A new study reveals that dolphins have intricate and dynamic social relationships just like humans.

Dolphins are cetaceans—mammals that live in water bodies—found worldwide. Scientists from the Harbor Branch Oceanographic Institute (HBOI) at Florida Atlantic University conducted a study on bottlenose dolphins for over six years and found that dolphins exhibit social networking patterns that are more complex than previously thought.

The study was done along the Indian River Lagoon to understand the social behavior of the marine mammals. Over the study period, the researchers were able to observe the networking patterns of about 200 individual dolphins. The researchers also learned how the social preference of the dolphins is influenced by their habitat.

The region in focus is a 156-mile-long estuary that is located on Florida's east coast. The U.S. Environmental Protection Agency (EPA) has also designated the lagoon as an "Estuary of National Significance."

In the same way that humans mingle and interact with friends while avoiding others whom they do not like, dolphins also prefer the company of their friends but do not associate with other dolphins they dislike, the researchers observed.

The team also found that the dolphins in the lagoon formed groups and also occupied certain areas of the water body. One of the most important aspects of the study, the researchers said, was the discovery of how habitat influenced the social dynamics of the dolphins.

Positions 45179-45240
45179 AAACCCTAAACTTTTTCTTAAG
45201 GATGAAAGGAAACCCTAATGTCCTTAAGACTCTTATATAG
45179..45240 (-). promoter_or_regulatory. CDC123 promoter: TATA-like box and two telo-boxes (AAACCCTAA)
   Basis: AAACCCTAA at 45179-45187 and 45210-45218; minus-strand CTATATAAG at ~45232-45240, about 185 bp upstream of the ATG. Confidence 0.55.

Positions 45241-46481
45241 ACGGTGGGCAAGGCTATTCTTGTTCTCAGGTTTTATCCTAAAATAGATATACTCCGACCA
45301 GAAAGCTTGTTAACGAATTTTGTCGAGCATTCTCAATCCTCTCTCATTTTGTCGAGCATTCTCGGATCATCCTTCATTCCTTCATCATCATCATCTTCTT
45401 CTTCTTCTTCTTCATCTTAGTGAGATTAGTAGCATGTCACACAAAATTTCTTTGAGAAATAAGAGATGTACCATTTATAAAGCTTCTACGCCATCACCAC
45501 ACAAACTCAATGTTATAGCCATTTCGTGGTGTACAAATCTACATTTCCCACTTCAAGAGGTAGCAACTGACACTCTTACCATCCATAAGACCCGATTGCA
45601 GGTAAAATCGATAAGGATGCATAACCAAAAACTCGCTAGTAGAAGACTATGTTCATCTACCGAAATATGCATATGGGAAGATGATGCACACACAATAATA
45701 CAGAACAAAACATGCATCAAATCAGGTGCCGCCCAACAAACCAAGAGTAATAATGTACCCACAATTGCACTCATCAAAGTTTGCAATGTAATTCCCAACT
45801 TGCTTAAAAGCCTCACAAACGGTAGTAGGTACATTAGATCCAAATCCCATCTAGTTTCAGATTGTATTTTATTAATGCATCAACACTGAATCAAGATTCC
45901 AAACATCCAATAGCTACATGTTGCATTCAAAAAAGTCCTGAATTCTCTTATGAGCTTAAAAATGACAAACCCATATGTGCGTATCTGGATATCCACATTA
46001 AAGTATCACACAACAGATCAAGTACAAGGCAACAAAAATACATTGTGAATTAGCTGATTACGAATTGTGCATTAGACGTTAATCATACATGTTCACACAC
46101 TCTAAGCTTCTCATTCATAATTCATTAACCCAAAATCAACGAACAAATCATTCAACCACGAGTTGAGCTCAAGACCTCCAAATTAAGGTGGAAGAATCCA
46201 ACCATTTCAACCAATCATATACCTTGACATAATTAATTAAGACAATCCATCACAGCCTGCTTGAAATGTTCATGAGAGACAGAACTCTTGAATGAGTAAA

"For example, communities that occupy the narrowest stretches of the Indian River Lagoon have the most compact social networks, similar to humans who live in small towns and have fewer people with whom to interact," said Elizabeth Murdoch Titcomb, a research biologist at HBOI.

Scientists suggest that the latest study holds significance as it provides new insight into the social behavior of the dolphins and how this social behavior is related to the environment of the marine mammals.

With the help of such information on animal behavior, wildlife managers can better understand the breeding patterns of the dolphins and the way culture or information is shared in dolphin groups. The study will also help scientists gain an understanding of the spread of diseases among dolphins.

The study is published in the journal Marine Mammal Science.

Photo: Jay Ebberly | Flickr

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